16 November 2007
Lida Lee's Cornbread Dressing
In the South, no meal would be complete without some form of cornbread, and no holiday can be had without cornbread dressing. Unlike in the North, where it is known as stuffing, this dish of crumbled bread moistened with broth is always baked outside the bird in a casserole dish (I realize this may be confusing, as it was when my boyfriend came to dinner, people kept offering him more dressing, but he couldn't figure out what he was supposed to put it on). You can think of it as stuffing, but around here, we call it dressing. My grandmother, Lida Lee, was born and raised in Tennessee and this is her recipe. The key to good homemade dressing is proper Southern cornbread and plenty of freshly made giblet stock. Though at its heart it is a simple, dish, in my experience it takes a bit of practice to a get a feel for making good dressing.
I've done the recipe as a pictorial, you can also get the printable version.
First, get out the 10" cast iron skillet and make your good old fashioned Southern cornbread. My grandmother kept about 20 different cornbread preparations in her repertoire, she called this kind of bread "egg bread" because it included eggs, unlike many other corn pones, corn cakes, hot water corn bread, etc. Basically, combine dry ingredients, add wet ingredients, bake at 450 F for 20 minutes.
It's best if you make the cornbread one or two days ahead, so it can dry out slightly. Of course, if you make it ahead, this will probably happen:
Cornbread, toasted, with honey drizzled on top, makes very good breakfast. Oops. But, for the purposes of the recipe you will be needing all the cornbread. Consider yourself warned.
Now, on Thanksgiving morning you get those giblets, you know the funky looking things that you had to stick your whole forearm up inside the turkey to dig out (fyi- if you have a kosher turkey you won't have giblets. We made this mistake one year and spent half of Thanksgiving day running around to butchers trying to find giblets). Giblets are your nuggets of gold here. Put them in a stock pot, I usuallly toss in the turkey neck too. Add 32 oz purchased low-sodium stock and 4 cups water and barely simmer for as long as possible, at least an hour and up to 3 hours. Then, dump in 1 cup each of chopped onion and celery and simmer for another 1/2 hour, until completely soft.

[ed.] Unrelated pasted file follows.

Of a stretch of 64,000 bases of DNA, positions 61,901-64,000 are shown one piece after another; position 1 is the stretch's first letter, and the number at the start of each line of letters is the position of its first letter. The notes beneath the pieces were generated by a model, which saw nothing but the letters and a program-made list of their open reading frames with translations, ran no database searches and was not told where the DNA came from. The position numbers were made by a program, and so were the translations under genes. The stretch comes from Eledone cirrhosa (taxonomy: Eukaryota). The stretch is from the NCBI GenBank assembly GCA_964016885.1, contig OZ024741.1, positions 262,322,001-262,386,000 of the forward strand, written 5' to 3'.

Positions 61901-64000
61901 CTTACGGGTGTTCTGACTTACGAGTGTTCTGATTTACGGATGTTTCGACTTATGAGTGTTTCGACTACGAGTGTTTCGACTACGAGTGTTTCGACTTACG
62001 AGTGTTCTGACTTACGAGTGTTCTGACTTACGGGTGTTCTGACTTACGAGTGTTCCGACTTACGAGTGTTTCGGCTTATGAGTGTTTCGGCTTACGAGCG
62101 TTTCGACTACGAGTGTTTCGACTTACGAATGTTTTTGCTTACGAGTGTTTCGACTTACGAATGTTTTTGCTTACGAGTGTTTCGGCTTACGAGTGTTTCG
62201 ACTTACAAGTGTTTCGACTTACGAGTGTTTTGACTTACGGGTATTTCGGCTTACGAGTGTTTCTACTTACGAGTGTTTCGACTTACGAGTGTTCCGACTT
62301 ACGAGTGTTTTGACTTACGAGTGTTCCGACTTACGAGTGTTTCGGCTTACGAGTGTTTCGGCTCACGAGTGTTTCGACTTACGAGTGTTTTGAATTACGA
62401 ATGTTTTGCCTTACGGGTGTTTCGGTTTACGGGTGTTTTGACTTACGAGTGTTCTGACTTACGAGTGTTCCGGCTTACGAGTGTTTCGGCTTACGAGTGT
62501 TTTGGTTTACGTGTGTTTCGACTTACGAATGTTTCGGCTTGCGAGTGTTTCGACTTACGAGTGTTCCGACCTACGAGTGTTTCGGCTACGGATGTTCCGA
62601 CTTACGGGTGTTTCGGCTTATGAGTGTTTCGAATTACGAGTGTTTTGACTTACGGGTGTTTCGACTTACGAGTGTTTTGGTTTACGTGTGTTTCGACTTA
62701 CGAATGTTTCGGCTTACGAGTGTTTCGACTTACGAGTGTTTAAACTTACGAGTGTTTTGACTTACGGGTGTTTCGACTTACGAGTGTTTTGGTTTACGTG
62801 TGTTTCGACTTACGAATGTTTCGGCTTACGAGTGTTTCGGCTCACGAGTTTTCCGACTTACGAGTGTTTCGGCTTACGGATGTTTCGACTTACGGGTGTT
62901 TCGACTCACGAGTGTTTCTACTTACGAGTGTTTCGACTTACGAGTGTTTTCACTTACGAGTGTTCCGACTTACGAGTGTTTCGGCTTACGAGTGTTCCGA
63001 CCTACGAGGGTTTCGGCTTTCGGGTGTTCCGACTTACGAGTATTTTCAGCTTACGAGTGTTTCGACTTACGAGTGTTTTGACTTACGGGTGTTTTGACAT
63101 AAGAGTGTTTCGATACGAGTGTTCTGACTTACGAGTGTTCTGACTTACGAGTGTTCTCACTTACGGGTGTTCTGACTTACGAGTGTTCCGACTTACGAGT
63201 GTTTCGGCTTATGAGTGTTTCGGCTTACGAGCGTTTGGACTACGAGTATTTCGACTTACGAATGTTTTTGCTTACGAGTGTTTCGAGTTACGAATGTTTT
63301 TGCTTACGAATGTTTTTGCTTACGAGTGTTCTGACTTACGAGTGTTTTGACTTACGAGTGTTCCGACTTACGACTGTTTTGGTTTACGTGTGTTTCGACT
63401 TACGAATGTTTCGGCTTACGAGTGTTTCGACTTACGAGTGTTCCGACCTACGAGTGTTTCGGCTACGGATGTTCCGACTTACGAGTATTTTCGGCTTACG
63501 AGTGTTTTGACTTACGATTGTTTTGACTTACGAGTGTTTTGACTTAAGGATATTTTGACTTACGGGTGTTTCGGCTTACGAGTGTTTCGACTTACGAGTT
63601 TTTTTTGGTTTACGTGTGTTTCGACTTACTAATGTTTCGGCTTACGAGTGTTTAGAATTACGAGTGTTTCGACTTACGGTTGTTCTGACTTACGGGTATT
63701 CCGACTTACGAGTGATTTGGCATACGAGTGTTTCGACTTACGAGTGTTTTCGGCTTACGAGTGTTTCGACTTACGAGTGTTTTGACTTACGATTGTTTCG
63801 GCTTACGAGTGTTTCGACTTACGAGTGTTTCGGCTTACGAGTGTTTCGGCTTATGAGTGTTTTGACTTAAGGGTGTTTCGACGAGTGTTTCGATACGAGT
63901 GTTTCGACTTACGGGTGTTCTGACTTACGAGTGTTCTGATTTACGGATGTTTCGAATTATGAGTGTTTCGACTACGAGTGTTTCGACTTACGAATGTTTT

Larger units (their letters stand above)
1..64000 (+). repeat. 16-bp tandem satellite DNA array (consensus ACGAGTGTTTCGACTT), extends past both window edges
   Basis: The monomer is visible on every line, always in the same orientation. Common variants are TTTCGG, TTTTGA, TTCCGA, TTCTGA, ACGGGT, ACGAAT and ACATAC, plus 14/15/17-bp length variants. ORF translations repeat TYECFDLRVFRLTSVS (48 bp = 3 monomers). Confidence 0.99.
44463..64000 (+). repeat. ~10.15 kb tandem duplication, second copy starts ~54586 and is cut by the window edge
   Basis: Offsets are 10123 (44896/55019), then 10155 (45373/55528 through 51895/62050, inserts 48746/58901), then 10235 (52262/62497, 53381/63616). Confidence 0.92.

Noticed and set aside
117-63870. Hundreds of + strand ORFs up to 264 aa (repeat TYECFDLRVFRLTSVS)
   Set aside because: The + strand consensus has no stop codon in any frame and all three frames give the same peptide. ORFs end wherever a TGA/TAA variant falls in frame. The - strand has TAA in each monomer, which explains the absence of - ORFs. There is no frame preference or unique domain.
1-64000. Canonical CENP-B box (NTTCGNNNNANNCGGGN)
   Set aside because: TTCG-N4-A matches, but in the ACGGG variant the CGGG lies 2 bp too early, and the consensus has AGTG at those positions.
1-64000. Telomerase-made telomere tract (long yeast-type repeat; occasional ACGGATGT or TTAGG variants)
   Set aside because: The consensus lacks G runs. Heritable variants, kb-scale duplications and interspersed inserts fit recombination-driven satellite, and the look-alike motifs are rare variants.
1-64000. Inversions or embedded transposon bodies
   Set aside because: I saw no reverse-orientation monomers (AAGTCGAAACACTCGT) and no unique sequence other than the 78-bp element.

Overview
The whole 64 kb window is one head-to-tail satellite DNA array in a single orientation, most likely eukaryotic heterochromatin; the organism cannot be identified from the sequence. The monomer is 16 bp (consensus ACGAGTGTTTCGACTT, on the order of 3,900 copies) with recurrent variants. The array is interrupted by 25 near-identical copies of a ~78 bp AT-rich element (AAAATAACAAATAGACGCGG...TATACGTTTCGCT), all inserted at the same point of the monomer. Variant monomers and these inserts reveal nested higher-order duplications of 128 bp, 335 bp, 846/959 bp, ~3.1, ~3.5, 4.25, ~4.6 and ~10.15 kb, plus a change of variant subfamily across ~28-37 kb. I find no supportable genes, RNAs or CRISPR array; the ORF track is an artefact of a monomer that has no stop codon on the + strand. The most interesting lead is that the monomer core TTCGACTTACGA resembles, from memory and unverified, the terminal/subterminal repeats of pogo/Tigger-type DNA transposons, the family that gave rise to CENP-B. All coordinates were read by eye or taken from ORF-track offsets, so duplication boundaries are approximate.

Meanwhile crumble your cornbread (get your fingers messy now). Also add 5-6 slices of stale sandwich bread, even if you didn't snack on your cornbread. You can use white or whole wheat, we like to use the heels. Add 1/2 cup chopped parsley (if you like sage you can add some of that too) and some black pepper. Now, here is where we deviate slightly from Lida Lee. Grandmother's recipe uses only stock to moisten the bread. But for years my version was never quite the perfect texture, so I started adding an egg to ensure fluffiness. My mom is like the genius of dressing makers and she uses only broth, but until I figure out the secret to her technique, the egg trick works nicely.
So, stir in a beaten egg (two if you're feeling generous), the proteins in it will help keep the perfect texture. Then, add the super-soft vegetables into the bread. This is the part where lily-gilders will add things like sausage and oysters and the like, in our family we do not practice such heretical acts.
Now, slowly ladle in the stock, this is the make-or-break part of your dressing. You do not want dry dressing, dry dressing is a true tragedy. I live in fear of dry dressing. To prevent this, add more stock than you think you should, if your dressing is too dry, there's no going back; however if the dressing is too wet, you can simply keep baking it to dry it out. So, add enough stock to make a soft porridgy consistency.
Presumably, you've timed this so you are now taking your turkey out of the oven. Pat the dressing into a greased baking dish, and drizzle a couple of tablespoons of those turkey drippings over the dressing (I say a couple in the "really I'm probably pouring on more like a 1/4 cup but I don't want to admit it" sense). If you don't have turkey drippings you can use melted butter.
Bake dressing at 350 F for about 20-25 minutes. Meanwhile, you're tenting your turkey with foil and running around like a mad woman trying to get the other dishes onto the table. After 20 minutes, test the dressing to make sure the bottom isn't too soupy, it should be golden and moist. If it needs a few more minutes, tell them to start carving the turkey, that part always takes forever. Serve hot, and enjoy.